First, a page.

Racing: Even Asmussen's record cannot stop Spinning World

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The Independent Online
Without the injured Singspiel the British Breeders' Cup challenge is unlikely to make much impression on the home team. However, as Richard Edmondson explains, France's Spinning World may win the Mile for team Europe.

While the crippled Singspiel is about to go under the scalpel's cold steel here in California there is little doubt among the local authorities that the emasculated British team he has left behind will be put to the sword in Breeders' Cup XIV today.

In truth, it was a slightly anaemic series even before Europe's virtuoso was sickeningly removed from consideration in a gallops accident on Thursday. He leaves behind colleagues with physical problems of their own.

Barry Hills's Royal Applause still bears the marks of his frenzied attempts to free himself from the claustrophobia of American stalls at the beginning of the week. Carmine Lake, who will be saddled by Peter Chapple-Hyam, is at least in one piece, but how long that condition will remain, with her knees as sturdy as meringue, is open to conjecture. Either will do well to make the frame in the Sprint.

John Gosden's Decorated Hero, for one, is in the pink, even if he is not expected to add to his medals in the Mile. This contest though does provide a sliver of hope for those banking on a European winner as Spinning World aims to go where other hot European favourites have been extinguished before. Rousillon, Warning, Zilzal and Mark Of Esteem make for quite a talented scrapheap.

Spinning World was second in this race last year as Cash Asmussen extended his disturbing Breeders' Cup log to 0 for 22. Cash considers his horse is now better, as he expects his record to be after today. "I hope his performance reflects my belief that he has come on since his three-year- old days," the American said. "He's stronger and more mature this year." Spinning World (8.40GMT) should reward that faith.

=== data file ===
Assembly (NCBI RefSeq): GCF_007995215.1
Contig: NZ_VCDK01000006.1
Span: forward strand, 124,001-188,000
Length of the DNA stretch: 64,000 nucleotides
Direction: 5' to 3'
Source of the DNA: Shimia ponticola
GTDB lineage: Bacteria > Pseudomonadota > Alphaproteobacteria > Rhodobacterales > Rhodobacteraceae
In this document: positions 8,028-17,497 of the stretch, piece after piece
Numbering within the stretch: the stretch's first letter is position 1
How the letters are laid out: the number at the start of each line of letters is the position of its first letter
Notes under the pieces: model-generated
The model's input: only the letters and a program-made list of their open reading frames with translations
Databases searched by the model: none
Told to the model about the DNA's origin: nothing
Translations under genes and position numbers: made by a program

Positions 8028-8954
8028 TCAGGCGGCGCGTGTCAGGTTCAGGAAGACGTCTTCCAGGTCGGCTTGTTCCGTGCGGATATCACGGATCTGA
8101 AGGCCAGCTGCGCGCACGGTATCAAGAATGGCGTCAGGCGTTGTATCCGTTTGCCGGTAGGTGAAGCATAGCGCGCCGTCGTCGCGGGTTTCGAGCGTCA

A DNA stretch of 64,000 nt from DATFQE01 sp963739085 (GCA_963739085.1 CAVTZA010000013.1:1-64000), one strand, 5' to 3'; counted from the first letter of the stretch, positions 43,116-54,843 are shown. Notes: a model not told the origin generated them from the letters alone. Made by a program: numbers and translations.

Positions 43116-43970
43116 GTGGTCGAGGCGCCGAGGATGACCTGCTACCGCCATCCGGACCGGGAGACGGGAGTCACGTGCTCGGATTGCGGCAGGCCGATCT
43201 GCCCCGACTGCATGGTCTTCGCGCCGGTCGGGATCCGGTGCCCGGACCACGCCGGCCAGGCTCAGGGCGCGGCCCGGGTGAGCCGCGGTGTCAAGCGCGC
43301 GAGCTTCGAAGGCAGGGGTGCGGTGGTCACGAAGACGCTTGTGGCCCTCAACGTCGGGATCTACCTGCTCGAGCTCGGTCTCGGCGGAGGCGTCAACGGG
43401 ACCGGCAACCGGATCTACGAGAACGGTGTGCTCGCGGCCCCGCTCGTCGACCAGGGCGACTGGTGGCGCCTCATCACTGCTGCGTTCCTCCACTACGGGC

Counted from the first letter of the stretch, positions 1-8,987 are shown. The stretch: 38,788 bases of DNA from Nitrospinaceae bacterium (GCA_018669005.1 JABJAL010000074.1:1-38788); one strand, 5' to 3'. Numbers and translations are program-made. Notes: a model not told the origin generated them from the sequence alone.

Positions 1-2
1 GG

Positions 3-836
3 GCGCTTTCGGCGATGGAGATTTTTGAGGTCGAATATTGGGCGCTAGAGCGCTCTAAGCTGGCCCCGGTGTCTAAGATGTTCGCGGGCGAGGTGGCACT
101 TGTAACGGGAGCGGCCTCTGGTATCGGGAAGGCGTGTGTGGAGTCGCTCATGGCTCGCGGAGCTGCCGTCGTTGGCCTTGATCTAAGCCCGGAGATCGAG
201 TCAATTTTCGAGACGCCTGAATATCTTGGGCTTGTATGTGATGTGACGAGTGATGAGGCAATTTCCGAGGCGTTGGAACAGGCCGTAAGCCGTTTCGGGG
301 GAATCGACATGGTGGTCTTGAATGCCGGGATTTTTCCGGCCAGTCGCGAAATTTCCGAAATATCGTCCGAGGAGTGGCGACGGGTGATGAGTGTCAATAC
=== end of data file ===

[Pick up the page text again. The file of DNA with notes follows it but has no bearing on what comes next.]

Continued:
If there is to be a winner with a British connection, it is more than likely to be provided by Romford-born Pat Byrne, who saddles three favourites out of his Kentucky yard. All of them too have their weaknesses, however. Byrne's personal pick is Favorite Trick, who goes for an eighth consecutive victory in the Juvenile. Here, though, he faces D Wayne Lukas, whose mastery with two-year-olds is assessed by some to be at the expense of a horse's later career. "How are your four-year-olds?" someone is apocryphally meant to have asked the trainer. "What's a four-year-old?" was the reply. Lukas may now take his sixth juvenile with Grand Slam (9.15).

Byrne has Pat Day, the Breeders' Cup's most successful jockey, in his corner on Countess Diana in the Juvenile Fillies, but again Lukas looks dangerous. Love Lock (6.55), the filly he trains for Michael Tabor, will be a bigger price than the favourite, with whom her form is closely linked.

Byrne's third shot is with Richter Scale in the Sprint. However, the trend is for success to go to a West Coast runner, such as Elmhurst (7.30), who is also a closer like several other winners of the race. His trainer, Jenine Sahadi, won this event 12 months ago with Lit De Justice, and while this horse is not considered in his predecessor's class he is at least at the top of his game.

In 1984, at the first Breeders' Cup, Sahadi was working in the publicity department at Hollywood Park, which just shows that it is possible to emerge from the press box and make something of your life.

In the Distaff, Hidden Lake (8.05) is the form filly, even if she is not as extraordinarily named as other horses trained by John Kimmel such as Flat Fleet Feet and Bodacious Tatas.

There is a spiritless sensation about the Turf, now that the little big horse is no longer a consideration. Chief Bearheart (9.50) was rated by Singspiel's camp to be the greatest threat to their horse, so he is now the logical alternative.

And finally, America's richest race, the $4.5m Classic, appears to be a straight match between Skip Away (10.35) and Touch Gold. There have been spurious suggestions that whatever wins their head-to-head may go on to be branded the champion racehorse of the world. That figure may be in Los Angeles today but will not be under a jockey. He will be under anaesthetic.